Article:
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HomeNewsRNSH welcomes healthy quadruplets

RNSH welcomes healthy quadruplets

For the first time in 25 years, Royal North Shore Hospital welcomed a set of healthy quadruplets in early December.

“I’m on cloud nine at the moment,” said new mum Taylah Tudehope-Glachan as she and husband Sean nursed Archie, Charlie, Billy and Daisy in the neo natal intensive care unit.

The quadruplets – whose names correspond to the letters ABCD —arrived via a planned C-section at 31 and half weeks. This remarkable event involved a dedicated team of midwives, nurses, obstetricians, neonatologists, and anaesthetists.

Each baby had their own medical team and at one point, Taylah and Sean counted 40 people in the delivery room.

“It was a well-oiled machine in there,” said Taylah. “It was a very calm and controlled environment.”

“We’re just very thankful we were able to have them in such an incredible hospital,” she said.

It has been a massive team effort. I don’t think we would be in the position we are in without the team here. They made miracles happen and we are very lucky to have them.
new mum Taylah Tudehope-Glachan

The couple, both schoolteachers from the Central Coast, began their journey with the hospital when their babies were ten weeks gestation. Taylah was admitted at 24 weeks.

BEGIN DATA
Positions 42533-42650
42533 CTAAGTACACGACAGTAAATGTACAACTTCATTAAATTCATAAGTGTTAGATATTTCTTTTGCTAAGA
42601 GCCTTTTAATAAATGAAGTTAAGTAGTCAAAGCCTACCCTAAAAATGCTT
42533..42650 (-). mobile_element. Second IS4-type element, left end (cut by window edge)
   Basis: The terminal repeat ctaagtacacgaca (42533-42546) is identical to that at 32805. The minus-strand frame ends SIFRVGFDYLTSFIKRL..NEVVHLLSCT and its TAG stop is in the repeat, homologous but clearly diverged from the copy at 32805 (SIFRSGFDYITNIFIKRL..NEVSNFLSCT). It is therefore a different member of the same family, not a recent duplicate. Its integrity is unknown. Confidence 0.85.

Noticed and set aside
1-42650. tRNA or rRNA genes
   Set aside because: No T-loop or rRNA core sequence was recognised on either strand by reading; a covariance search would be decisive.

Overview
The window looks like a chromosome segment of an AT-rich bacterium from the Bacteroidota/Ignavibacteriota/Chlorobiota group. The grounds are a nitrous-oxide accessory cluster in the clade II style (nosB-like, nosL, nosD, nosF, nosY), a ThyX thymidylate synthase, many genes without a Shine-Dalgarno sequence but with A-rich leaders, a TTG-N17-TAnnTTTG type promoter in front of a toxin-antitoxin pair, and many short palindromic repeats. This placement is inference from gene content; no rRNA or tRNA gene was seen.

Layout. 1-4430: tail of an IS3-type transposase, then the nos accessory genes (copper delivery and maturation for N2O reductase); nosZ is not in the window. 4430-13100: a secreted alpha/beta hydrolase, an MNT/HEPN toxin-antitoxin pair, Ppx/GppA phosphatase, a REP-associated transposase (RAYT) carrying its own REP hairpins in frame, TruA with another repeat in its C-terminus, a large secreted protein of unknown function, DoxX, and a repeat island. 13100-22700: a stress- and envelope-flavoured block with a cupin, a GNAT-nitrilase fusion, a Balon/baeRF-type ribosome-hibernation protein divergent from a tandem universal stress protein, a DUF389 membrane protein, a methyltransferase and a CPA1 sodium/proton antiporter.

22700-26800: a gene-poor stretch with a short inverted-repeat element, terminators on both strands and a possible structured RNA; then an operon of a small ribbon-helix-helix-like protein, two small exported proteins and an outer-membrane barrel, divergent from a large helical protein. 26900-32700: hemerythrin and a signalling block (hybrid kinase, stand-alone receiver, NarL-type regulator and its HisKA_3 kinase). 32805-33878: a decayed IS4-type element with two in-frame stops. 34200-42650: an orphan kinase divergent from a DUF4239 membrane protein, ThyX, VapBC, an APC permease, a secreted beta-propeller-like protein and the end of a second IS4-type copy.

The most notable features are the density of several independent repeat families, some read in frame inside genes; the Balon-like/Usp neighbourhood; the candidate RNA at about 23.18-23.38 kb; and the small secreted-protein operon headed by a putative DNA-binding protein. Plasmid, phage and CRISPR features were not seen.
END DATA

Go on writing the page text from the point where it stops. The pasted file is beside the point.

“It’s been hard but made a lot easier knowing that a lot of skilled people were behind the scenes working really hard to make sure we had healthy babies,” she said.

Husband Sean looked content as he nursed two of the babies next to Taylah. “It’s been amazing. It’s been a long journey and we’re just starting the next chapter, which is very exciting.”

Dr Karen Mizia, head of department of maternal medicine at RNSH oversaw the pregnancy and described it as very “complex”, and one which involved planning, preparations and rehearsals with representatives from several specialities.

Between 30 and 50 people have been involved in Taylah’s care. Given the rarity of quadruplets, with an incidence of 1:700,000 births, the medical teams did everything possible to make sure the pregnancy went as far along as it could.

Karen said the safe delivery at 31.5 weeks was “the hospital at its finest” with a large community of staff coming together to help the family.

“I’m really proud to say that I was part of an incredible team that managed to get such a wonderful outcome for this family.”

Dr Eveline Straub, the head of department neonatology, said there has been a real “buzz” around the quadruplets.

“We have been cheering her [Taylah ] on every week.” She said when the four babies finally arrived, they needed very little support.

“They are actually beautiful, uncomplicated babies,” she said. “Everyone is just so delighted about the outcome.”

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